That night, as we sat huddled around the fire in a well-sheltered relief shaped into the geology of the mountain, while I watched the ballet of shadows on Sheryl’s face in secret, Nancy took Tom’s hand, and told us the story of their meeting.
"We were in Toronto. It was a really mild December and, instead of snow, we got a few days in a row of rain. After that came this cold front that turned the streets into skating rinks. I was in my senior year of college, on my way to write my last final before winter vacation. I was running a little late, so I crossed the street when I shouldn’t have." Nancy smiled. "If Tom hadn’t pulled me back, the meat truck that skidded through the intersection might not have made its delivery of hamburgers on time." Beneath his beard, Tom smiled, too.
After that, I went to stand alone.
Above me, magnified by the cold air, the stars seemed nearer, brighter, and more plentiful than I had ever seen before.
At some point, I’m not sure when, Sheryl came to stand beside me.
She said nothing.
With the clouds beneath our feet, I think we both understood that it wasn’t where we stood, but with who, that mattered.
I asked Sheryl for her number when we got back to the bottom.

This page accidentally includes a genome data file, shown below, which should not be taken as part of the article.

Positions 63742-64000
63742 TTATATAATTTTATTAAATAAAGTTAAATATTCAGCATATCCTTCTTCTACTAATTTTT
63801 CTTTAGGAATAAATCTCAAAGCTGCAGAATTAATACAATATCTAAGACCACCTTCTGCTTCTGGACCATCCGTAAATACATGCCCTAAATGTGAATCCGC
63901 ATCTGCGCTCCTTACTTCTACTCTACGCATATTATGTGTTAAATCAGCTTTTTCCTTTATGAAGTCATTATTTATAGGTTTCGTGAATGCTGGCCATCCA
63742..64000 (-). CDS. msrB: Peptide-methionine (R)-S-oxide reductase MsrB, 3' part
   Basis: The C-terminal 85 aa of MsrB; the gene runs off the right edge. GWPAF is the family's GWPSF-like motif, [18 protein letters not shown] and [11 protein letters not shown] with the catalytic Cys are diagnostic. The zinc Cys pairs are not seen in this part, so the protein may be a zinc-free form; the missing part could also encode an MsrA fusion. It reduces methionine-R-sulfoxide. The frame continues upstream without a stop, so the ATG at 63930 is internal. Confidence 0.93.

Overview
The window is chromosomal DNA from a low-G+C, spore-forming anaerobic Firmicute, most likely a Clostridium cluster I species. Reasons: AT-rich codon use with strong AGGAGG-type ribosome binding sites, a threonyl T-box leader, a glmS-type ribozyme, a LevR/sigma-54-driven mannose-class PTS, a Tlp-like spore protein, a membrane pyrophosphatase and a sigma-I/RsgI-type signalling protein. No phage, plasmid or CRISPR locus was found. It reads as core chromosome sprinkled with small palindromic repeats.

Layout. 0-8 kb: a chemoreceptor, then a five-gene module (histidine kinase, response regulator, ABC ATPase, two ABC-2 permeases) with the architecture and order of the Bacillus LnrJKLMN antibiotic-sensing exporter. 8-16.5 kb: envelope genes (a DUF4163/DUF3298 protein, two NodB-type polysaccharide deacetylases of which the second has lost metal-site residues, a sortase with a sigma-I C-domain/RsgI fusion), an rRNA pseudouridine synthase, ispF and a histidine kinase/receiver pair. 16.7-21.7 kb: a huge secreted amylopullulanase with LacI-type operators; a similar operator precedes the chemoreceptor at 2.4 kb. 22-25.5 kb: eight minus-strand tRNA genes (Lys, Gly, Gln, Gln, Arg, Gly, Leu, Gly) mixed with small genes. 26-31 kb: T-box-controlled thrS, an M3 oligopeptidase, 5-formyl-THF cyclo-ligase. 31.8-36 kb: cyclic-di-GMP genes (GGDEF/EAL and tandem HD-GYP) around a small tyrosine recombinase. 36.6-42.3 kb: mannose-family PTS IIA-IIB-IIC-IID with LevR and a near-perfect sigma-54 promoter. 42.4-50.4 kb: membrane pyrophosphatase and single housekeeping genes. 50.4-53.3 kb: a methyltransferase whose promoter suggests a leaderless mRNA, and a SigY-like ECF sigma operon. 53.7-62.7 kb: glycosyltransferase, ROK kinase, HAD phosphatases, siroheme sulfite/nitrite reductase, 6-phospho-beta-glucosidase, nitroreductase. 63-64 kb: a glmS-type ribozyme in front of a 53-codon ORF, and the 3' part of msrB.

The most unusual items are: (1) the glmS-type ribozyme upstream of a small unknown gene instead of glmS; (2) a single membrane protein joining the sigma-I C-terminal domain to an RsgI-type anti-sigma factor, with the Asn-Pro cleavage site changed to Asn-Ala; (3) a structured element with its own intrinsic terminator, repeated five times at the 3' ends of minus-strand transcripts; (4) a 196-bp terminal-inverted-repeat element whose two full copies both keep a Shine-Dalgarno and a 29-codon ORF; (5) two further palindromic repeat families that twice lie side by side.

Summer, the girl, always loved summer, the season. It loved her, too. Born under the sign of the Lion, with hair as gold as its mane, she wore the sun in her bronze skin, absorbed over many hours spent out on the beach. Swimming, reading, or sipping the shoreline at dusk, she found herself most at ease when she, like the last of the sunlight, settled somewhere by the water out west, during the summer vacations spent at her family’s beach house.
It snowed once where she lived in Southern California. Six entire inches overnight. Summer remembered hearing on the radio that morning that the city was crippled due to its inability to handle the precipitation. Snow plows were citizens of New York City, foreign to Ventura.
But Summer, the girl, like summer, the season, was full of dreams. She loved the snow because it felt new and promising, like work after a long vacation. Little did she know that’s exactly what it was. She figured it out when she moved to Chicago.